Nancy Katherine Sharpe Edison

1937 - 

Nancy Edison, pianist and organist, and her husband, John, string bass player, spent their entire careers teaching music at Blue Mountain Academy in Pennsylvania. Starting in 1959, following their graduation from Atlantic Union College, they taught at the school, founded four years earlier, for 43 years, developing and presiding over a highly regarded music program. 

Nancy was born in North Tonawanda, New York, the only child of Donald and Margaret Sharpe. She began piano lessons at age four and at age eleven and a half gave a full recital from memory that included Mendelssohn’s Rondo Capriccio and an impromptu by Schubert. Nancy’s mother was an elementary public school teacher who had the good fortune to teach all of music teacher Harvey Walters’ children.  She recently talked about the closeness that developed between the two families and how that directly affected her musical training:

The Walters family lived in nearby Tonawanda, and my mother, inspired by the training the Walters children were receiving and their progress, started me with the best piano teacher she could find and then closely monitored my practice. Sometimes when my friends would come and pound on the door and ask if I could come and play with them, she would say, “No! Go home. She’s practicing!”  My piano teacher was planning on my eventually going to Eastman School of Music.

I played as an accompanist for several of the Walters children, including Alfred, and also for my father when he sang on the radio. During this time my folks joined the church because of the Walters family and the influence of their mother, who was “Auntie Walters” to me, and they decided I should go to Union Springs Academy.  Although I wasn’t initially happy about that because of its limited music opportunities, I was able to find musical outlets by playing on the campus and as an accompanist for a violinist in the town who gave recitals and had a great experience at the academy.

Nancy was a popular student at the academy and worked in the registrar’s office. Following graduation as salutatorian from USA in 1955, she enrolled at AUC as a music major with organ as her performance area, studying with Melvin West.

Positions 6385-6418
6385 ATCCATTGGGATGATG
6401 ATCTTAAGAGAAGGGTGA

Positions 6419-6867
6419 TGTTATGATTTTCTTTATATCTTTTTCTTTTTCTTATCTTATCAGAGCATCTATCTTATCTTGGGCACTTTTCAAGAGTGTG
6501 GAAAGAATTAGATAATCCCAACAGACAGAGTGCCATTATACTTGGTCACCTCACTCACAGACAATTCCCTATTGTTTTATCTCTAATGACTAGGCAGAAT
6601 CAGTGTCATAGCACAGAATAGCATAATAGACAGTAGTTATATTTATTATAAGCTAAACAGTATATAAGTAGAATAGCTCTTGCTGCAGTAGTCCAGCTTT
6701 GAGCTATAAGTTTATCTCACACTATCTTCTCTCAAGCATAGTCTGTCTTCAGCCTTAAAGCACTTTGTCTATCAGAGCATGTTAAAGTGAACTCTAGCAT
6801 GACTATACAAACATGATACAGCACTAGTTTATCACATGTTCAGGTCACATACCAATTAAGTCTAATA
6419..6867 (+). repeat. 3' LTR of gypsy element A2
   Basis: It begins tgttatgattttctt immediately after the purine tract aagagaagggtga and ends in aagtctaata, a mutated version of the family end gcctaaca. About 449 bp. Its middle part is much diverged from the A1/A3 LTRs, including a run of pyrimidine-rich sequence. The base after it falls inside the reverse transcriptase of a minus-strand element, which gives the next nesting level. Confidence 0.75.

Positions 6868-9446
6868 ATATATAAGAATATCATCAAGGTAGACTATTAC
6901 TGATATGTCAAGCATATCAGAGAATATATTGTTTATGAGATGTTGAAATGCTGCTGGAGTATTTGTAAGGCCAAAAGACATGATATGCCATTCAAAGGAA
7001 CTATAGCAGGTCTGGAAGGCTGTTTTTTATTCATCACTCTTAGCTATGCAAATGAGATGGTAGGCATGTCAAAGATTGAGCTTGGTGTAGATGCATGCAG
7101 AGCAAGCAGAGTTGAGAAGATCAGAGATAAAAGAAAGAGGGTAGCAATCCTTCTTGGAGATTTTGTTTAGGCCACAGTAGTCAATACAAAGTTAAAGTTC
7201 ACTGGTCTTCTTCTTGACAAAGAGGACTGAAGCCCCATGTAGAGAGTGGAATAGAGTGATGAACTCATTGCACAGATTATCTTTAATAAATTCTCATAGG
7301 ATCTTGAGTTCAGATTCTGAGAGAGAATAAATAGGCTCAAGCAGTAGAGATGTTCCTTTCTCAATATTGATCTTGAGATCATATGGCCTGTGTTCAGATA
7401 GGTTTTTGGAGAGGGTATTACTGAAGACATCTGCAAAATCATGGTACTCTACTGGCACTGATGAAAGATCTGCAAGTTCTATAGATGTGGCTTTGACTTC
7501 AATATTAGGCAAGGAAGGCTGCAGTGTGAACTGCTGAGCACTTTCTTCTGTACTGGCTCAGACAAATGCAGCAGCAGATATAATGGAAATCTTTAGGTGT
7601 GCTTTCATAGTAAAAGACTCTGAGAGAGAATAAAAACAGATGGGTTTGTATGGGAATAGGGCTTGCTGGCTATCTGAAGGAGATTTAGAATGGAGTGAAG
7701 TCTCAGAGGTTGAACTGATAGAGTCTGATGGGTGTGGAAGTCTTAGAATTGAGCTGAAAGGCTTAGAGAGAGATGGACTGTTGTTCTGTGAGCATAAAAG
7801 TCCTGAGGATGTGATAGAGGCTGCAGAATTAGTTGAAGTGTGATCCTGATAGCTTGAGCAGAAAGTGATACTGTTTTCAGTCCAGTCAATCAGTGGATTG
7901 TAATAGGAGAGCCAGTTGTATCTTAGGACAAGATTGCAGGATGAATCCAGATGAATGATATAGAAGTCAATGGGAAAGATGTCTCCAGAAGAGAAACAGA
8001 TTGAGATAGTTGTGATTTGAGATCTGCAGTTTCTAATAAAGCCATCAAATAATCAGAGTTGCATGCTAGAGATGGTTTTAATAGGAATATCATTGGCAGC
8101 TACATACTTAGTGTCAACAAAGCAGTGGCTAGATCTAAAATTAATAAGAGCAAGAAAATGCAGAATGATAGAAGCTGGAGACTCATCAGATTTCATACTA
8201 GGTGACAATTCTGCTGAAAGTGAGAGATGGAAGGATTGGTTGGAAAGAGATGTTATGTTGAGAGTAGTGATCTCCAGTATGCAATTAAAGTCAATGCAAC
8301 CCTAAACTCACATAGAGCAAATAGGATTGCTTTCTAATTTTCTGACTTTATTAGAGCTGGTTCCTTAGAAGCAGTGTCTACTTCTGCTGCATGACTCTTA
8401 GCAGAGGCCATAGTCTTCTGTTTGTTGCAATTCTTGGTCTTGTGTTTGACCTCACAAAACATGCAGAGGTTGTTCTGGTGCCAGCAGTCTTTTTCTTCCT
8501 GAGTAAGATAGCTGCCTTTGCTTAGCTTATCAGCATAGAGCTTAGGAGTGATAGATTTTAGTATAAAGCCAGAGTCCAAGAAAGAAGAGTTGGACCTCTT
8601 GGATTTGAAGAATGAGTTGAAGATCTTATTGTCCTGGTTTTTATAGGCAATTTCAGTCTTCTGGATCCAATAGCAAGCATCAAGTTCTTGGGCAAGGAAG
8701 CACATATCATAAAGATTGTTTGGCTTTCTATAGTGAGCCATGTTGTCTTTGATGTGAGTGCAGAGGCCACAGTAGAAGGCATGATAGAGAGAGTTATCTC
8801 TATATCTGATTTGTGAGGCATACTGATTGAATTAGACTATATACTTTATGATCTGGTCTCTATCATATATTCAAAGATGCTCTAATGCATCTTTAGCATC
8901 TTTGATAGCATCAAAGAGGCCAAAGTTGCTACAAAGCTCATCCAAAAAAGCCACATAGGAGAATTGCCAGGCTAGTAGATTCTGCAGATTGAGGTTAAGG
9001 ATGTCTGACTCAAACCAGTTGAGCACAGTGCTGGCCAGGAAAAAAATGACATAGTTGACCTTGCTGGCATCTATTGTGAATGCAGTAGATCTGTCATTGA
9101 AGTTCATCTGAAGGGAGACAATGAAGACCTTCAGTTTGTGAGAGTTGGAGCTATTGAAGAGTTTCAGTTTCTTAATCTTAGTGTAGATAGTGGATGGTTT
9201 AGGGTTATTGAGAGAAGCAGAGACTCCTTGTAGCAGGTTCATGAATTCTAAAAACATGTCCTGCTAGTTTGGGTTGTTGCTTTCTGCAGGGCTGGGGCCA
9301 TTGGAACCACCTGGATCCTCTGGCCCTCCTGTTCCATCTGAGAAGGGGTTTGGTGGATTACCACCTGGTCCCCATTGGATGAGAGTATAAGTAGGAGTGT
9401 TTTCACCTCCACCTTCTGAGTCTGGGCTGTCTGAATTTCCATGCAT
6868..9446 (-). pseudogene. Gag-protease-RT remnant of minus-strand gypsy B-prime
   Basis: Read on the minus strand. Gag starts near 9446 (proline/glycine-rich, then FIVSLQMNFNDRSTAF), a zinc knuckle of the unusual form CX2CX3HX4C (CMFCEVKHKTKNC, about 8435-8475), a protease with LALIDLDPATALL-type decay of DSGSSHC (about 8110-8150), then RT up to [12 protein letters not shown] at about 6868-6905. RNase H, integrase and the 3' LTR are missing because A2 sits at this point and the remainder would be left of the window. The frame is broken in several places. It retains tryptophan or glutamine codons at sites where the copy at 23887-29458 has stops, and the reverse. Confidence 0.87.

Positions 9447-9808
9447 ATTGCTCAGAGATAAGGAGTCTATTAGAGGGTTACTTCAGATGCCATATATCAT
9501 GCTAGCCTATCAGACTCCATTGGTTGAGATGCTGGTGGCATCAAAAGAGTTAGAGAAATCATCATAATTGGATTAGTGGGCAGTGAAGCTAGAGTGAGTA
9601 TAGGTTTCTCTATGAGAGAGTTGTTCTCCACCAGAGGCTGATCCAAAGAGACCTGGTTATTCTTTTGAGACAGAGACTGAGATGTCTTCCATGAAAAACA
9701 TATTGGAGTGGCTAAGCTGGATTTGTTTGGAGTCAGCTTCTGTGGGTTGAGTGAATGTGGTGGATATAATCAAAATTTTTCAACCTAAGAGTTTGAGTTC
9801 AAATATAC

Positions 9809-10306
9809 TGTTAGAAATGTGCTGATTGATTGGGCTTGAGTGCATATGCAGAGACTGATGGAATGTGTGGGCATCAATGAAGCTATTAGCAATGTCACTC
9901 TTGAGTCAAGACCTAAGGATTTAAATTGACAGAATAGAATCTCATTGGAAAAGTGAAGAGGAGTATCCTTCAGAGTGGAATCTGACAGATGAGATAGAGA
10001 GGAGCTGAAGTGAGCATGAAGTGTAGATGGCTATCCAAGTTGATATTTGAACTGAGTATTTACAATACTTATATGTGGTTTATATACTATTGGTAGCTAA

She and John Edison, also a music major at AUC, married in August 1958 and later had one child, Jane Margaret (Stevenson). Although Jane was extensively involved in music, playing piano, organ, and cello, she majored in elementary education and now works as an executive consultant internationally. She is primary co-author with Bilal Kaafarafi of the book Breaking Away (How great leaders create innovation that drives sustainable growth and why others fail).    

During their time at BMA Nancy became a popular and inspiring keyboard teacher who always carried an overload, performing regularly as a recitalist in American Guild of Organists events and as a church organist and accompanist both on and off campus. She also chaired the music department for nineteen years.  Many of her students continued their studies in organ or piano as music majors in SDA colleges and universities, with some returning to her for additional instruction following that study.

Nancy pursued additional study in music at Westminster Choir College and Coombs College of Music in Philadelphia. She completed an M.Mus. in organ and piano performance at CCM in 1972.  She received the Alma McKibben Sabbatical Award in 1991, a financial award underwriting continued professional study for the recipient, and the Zapara Excellence in Teaching Award in 1993.

John, a string bass performer, directed the band and orchestra for thirty-one years. He was also credentialed in math and science and taught in these areas during the last seven of those years. In his last twelve years he was officially a full-time science and math teacher but continued teaching the academy string instrument lessons and string ensembles. He was honored with the Alma McKibben Sabbatical Award in 1992.

As the 2002 school year ended, they were both honored for their many contributions to the academy and for their unprecedented record of service during the school's formative years by having the administration building named for them.

They now reside in Marietta, Georgia. Nancy continues to perform and teach.  At the time of her retirement, she was invited to teach piano and organ as an adjunct faculty member at Southern Adventist University and at Columbia Union College, now Washington Adventist University.  She chose the latter and although she enjoyed the experience, found the commuting from Marietta, Georgia, to be too stressful and stopped after two years.

Nancy continues to maintain a private studio where she teaches what would be considered a full load in an academic setting. Additionally, she serves as an organist in Adventist churches and as a substitute organist for a number of churches of different denominations in the Atlanta area. She also substituted when teaching at BMA, but on a more limited basis.

She has been active as a member of the Atlanta Music Teachers Association, serving as its secretary and also as its president for two years, from 2004-2006.


Sources: Interviews with Nancy and John Edison, November 2013 and in 2002; 1940 U.S. Census, Tree; Atlantic Union Gleaner, 25 August 1958, 8; personal knowledge.